What’s the best food for New Year’s Day? The food that brings you good luck, of course.
Lucky foods for New Year’s might mean a fish fry to ensure long life or a big pot of collards guaranteeing plenty of cash. Fried oysters, grilled oysters or oyster stew could help in the, um, romance department – if you believe.
We dug through Coastal Review Online’s recipe files to find our favorite New Year’s lucky foods. The big bonus is they all go well together, which means you can guarantee yourself good fortune, prosperity, longevity and true love all in one meal.
Some people believe black-eyed peas bring straight-up good luck. Others think they symbolize all the coins destined for your pocket in the coming year. Why? No one knows for sure. Black-eyed peas came to the New World on slave ships from Africa. After the Civil War, slaves were officially freed on Emancipation Day Jan. 1. Another theory pins the idea to good luck foods that Jewish communities served in the South. One of the most delicious recipes is Low Country hoppin’ john, a dish of black-eyed peas and rice seasoned with spices, onions and bacon, or other pork cuts like ham hocks, salt pork or fatback.
Get the recipe: Hoppin’ John
If you’ve lived in eastern North Carolina for any length of time, you know that you must eat collard greens on New Year’s Day if you plan to have plenty of money in the coming year. The vegetable’s color and thin leaves’ resemblance to greenbacks give the sense of banking cash, even if it is just in your belly.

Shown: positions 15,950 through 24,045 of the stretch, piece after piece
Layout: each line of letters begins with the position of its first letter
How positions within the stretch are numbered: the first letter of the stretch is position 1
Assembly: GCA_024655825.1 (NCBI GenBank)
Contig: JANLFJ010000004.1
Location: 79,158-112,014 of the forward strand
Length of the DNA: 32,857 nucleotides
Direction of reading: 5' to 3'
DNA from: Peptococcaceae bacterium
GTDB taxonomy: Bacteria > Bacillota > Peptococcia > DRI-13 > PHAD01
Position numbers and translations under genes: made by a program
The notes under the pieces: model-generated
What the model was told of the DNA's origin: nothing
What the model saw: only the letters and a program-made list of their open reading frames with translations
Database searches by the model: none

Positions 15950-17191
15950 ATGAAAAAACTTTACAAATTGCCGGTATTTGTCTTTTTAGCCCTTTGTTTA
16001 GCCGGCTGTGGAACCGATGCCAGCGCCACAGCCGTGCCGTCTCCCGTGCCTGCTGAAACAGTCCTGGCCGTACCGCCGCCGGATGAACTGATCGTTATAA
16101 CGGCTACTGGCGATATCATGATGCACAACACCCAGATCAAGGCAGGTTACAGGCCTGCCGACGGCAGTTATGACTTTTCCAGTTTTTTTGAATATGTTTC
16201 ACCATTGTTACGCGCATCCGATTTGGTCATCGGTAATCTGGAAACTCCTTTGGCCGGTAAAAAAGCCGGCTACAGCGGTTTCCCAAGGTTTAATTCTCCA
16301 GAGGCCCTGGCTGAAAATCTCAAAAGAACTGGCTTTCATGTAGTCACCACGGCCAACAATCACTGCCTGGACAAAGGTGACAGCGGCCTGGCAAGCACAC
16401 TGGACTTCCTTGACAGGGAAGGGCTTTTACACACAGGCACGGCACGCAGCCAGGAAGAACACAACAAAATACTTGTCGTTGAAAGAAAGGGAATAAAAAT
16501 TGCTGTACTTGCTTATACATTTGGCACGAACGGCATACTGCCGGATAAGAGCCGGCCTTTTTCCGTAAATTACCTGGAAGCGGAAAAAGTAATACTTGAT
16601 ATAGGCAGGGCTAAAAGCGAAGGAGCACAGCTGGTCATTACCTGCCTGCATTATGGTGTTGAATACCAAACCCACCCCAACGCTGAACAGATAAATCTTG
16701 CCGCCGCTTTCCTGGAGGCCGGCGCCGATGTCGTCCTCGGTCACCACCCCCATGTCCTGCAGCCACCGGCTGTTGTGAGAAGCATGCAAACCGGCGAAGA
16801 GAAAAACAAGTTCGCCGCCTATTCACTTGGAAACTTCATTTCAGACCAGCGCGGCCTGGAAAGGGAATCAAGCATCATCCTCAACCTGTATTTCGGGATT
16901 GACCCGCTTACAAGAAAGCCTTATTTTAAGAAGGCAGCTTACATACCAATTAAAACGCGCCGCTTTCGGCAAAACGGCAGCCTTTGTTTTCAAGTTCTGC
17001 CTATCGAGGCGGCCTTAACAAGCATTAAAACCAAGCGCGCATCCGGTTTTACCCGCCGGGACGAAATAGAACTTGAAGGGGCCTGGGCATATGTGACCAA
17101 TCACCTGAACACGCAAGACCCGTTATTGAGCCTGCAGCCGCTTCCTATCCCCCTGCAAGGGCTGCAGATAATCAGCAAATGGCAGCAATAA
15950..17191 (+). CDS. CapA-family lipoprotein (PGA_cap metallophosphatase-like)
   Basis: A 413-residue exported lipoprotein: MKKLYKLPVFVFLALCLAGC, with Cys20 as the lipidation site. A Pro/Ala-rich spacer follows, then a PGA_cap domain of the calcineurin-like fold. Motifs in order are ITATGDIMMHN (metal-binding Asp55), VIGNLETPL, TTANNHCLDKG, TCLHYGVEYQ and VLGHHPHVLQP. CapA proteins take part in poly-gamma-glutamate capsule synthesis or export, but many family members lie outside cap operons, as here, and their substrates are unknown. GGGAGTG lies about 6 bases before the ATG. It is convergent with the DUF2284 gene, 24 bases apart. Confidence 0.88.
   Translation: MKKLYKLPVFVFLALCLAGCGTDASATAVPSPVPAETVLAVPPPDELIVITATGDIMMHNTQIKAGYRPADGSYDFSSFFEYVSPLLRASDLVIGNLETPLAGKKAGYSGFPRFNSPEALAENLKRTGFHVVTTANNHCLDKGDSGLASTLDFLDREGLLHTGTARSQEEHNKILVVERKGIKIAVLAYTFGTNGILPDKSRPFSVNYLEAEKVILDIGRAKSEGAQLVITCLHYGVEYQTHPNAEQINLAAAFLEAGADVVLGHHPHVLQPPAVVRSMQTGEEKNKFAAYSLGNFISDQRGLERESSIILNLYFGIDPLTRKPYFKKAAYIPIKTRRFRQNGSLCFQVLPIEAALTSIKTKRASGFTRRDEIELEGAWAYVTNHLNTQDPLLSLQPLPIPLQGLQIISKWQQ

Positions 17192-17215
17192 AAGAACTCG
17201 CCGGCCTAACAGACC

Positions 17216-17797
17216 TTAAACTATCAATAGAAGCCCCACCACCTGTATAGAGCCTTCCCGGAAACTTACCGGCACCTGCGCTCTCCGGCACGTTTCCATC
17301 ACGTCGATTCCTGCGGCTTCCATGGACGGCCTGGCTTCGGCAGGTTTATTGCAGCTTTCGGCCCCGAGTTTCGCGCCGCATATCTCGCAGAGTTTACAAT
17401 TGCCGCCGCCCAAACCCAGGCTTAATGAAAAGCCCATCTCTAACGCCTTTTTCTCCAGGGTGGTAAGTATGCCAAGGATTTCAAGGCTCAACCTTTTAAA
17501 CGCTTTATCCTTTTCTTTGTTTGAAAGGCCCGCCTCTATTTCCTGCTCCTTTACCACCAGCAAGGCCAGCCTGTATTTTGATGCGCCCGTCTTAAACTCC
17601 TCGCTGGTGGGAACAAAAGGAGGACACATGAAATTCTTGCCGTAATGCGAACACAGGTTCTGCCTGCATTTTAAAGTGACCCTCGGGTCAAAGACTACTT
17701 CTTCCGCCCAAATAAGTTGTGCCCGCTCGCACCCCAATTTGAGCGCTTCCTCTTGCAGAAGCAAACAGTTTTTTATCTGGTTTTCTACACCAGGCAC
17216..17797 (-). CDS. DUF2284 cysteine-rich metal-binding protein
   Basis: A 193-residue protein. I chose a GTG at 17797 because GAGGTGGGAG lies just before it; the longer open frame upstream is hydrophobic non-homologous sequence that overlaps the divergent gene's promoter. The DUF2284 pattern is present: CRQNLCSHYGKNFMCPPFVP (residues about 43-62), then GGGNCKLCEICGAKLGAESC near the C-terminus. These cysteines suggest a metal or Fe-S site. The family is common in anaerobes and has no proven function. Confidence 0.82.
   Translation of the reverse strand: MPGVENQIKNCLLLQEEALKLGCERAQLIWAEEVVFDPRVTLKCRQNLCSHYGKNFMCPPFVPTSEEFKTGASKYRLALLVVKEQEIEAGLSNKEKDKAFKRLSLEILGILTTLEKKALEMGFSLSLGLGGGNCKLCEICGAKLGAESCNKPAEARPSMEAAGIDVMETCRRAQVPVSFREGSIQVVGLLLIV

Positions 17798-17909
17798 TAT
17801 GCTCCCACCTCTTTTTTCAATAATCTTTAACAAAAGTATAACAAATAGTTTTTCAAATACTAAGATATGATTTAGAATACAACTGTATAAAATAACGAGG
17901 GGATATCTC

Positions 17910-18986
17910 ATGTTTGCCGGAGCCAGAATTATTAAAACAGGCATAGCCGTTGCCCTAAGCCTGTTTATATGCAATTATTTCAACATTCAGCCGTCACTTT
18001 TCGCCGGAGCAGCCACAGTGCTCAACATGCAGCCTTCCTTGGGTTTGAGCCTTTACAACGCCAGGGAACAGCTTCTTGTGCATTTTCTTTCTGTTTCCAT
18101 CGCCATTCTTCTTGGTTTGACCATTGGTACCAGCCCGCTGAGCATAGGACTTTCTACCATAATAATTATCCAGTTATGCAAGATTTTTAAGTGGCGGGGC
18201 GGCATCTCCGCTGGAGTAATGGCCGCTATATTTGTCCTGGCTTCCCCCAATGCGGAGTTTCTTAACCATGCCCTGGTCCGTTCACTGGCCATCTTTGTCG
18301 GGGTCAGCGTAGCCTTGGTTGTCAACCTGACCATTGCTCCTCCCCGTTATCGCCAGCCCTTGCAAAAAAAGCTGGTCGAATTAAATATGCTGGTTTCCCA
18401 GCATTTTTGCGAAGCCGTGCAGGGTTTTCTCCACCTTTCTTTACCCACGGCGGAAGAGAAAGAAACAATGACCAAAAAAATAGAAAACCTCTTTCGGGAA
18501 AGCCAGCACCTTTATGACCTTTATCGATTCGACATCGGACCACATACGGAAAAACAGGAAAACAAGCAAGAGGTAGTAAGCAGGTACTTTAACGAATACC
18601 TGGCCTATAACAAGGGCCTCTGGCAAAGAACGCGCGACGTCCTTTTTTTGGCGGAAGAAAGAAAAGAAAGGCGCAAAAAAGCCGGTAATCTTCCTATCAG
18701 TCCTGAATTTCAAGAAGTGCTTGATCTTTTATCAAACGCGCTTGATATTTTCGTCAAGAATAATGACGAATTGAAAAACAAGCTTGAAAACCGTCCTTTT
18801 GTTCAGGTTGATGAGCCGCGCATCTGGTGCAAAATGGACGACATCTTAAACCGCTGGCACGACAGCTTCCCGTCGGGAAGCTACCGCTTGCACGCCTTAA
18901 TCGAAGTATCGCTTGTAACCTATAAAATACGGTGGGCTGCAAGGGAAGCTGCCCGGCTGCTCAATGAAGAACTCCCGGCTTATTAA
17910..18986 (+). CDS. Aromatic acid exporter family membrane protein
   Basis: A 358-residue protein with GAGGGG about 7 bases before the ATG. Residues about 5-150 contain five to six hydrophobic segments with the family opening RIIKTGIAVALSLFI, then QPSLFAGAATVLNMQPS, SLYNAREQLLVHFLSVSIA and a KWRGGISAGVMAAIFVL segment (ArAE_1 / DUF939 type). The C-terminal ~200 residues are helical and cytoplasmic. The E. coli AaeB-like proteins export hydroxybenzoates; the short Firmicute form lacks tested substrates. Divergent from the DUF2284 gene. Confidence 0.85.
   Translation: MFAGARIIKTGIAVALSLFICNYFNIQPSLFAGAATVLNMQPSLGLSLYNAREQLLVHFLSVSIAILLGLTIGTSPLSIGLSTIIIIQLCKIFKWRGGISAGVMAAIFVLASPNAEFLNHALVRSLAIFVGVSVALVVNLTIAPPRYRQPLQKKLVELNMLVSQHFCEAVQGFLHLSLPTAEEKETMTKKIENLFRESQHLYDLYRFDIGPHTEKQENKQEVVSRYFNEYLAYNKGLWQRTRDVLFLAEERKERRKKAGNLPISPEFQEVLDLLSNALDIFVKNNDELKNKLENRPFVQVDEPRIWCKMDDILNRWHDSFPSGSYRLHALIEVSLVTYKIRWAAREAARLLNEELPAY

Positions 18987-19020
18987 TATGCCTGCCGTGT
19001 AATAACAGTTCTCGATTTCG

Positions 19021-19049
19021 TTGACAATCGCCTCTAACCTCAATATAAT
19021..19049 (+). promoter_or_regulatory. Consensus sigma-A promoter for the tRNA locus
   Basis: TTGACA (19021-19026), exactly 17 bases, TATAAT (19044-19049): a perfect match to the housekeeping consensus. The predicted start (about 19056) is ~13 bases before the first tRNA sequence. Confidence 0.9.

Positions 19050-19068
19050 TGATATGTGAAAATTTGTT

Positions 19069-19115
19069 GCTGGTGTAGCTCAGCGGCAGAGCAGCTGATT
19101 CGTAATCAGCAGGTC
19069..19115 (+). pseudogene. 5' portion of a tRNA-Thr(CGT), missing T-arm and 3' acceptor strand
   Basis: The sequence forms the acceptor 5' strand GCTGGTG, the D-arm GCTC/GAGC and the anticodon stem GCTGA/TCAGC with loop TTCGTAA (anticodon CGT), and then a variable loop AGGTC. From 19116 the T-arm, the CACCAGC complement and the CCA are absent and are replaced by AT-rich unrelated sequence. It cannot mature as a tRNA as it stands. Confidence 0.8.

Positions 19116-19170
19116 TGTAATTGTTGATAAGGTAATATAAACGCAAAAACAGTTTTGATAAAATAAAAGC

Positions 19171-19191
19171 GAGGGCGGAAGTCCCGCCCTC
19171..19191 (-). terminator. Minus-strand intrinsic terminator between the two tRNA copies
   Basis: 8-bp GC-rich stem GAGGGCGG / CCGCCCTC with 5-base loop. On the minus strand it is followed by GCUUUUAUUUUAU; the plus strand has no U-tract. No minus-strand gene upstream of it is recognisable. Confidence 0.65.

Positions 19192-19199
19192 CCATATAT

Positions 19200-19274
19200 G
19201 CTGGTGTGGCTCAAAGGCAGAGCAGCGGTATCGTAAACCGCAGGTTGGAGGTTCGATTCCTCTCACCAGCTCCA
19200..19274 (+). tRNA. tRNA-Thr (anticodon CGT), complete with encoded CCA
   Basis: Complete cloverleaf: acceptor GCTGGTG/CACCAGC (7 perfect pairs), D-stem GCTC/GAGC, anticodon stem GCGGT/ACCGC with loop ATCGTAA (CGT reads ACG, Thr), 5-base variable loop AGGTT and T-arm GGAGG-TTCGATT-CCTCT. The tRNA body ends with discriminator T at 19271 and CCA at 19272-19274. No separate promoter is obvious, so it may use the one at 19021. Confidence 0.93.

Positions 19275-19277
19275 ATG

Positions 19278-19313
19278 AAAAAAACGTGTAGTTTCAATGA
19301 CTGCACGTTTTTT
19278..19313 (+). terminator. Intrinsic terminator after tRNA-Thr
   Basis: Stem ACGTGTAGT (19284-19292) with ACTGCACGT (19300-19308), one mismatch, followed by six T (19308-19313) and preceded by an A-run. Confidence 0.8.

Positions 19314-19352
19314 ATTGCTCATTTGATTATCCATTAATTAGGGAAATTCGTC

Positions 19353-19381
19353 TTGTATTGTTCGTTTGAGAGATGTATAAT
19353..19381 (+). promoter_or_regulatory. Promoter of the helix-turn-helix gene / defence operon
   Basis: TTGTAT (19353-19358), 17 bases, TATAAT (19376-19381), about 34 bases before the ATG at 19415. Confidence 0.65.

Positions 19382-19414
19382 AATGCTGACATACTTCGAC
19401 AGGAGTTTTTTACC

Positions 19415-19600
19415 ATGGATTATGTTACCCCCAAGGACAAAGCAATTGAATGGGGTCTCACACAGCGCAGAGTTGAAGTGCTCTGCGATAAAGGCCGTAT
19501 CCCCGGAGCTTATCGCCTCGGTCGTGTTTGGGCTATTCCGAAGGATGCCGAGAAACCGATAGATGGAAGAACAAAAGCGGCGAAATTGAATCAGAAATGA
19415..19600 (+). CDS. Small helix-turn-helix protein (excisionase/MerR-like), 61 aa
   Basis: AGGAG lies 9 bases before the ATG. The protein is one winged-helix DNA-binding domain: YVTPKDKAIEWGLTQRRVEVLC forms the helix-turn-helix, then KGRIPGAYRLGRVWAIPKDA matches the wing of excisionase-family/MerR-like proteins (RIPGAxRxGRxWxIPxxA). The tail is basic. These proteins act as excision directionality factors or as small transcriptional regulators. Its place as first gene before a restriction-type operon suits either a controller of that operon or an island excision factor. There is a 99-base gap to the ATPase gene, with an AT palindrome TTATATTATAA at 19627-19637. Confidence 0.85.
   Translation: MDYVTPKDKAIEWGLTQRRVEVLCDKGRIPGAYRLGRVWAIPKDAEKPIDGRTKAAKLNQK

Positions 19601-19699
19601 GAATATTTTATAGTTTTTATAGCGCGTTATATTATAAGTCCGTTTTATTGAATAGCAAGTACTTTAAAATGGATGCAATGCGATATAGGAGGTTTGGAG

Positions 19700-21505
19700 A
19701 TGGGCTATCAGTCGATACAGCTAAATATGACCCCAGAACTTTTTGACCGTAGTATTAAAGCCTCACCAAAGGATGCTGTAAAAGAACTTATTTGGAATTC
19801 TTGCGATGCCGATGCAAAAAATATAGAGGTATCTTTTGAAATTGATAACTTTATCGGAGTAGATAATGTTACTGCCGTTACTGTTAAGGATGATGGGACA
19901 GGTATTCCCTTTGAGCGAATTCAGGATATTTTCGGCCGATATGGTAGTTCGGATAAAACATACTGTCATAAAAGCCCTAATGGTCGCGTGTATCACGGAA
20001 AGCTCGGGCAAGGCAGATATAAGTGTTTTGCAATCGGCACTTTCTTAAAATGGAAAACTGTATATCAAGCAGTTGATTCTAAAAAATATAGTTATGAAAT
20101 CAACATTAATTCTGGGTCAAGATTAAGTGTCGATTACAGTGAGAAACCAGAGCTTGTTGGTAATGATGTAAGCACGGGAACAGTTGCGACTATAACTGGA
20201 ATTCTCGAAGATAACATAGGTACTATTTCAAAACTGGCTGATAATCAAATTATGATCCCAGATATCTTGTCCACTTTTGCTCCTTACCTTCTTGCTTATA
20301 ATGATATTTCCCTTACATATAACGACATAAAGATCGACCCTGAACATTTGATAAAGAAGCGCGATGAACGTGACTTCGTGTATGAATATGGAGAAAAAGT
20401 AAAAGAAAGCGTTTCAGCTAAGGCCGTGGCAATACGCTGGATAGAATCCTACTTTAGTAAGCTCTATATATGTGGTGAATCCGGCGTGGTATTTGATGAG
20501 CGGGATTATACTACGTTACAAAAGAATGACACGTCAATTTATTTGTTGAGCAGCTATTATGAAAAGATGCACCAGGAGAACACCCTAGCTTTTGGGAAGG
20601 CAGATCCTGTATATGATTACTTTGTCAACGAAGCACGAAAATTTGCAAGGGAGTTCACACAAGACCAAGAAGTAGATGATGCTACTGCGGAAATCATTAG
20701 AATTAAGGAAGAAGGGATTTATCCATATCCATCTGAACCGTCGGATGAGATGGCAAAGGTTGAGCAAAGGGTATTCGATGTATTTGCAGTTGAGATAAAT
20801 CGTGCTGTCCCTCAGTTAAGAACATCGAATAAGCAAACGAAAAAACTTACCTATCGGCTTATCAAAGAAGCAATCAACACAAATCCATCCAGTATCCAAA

Get the recipe: Classic Stewed Collards
“Eat fish, live longer. Eat oysters, love longer” are words often seen on bumper stickers along the North Carolina coast. In parts of the world, fish with shiny scales are considered a lucky New Year’s food because the scales resemble silver. The Japanese eat shrimp to assure long life. In China, it’s whole fish for the same reason. Fish’s promised effects are not all legends. Doctors agree that omega 3 fatty acids in oily fins like mullet, mackerel and bluefish are good for you. Oysters? That’s still a matter of opinion. No scientific studies prove they kindle the urge, but it’s always lucky to get an invitation to a New Year’s Day oyster roast.
Get the recipe: Fish Fry
Get the recipe: Mable Smith’s Baked Flounder with Potatoes
Get the recipe: Charcoal Mullet
Get the recipe: Oyster Stew
Get the recipe: Crab-stuffed Shrimp
As the saying goes, “Peas for pennies, greens for dollars and cornbread for gold.” Whether you believe it or not, you’re truly blessed when this trio lands on the dinner table. Whether it’s baked in corn-shaped molds, steamed as dumplings atop a pot full of collards or fried in a cast iron skillet, cornbread is tasty and filling. Don’t forget hushpuppies with fish. That’s cornbread, too.
Get the recipes: Traditional Southern-style Cornbread, Deep-fried Cornbread and Jalapeno Cornbread
Get the recipe: Sanitary Restaurant Hush Puppies from Morehead City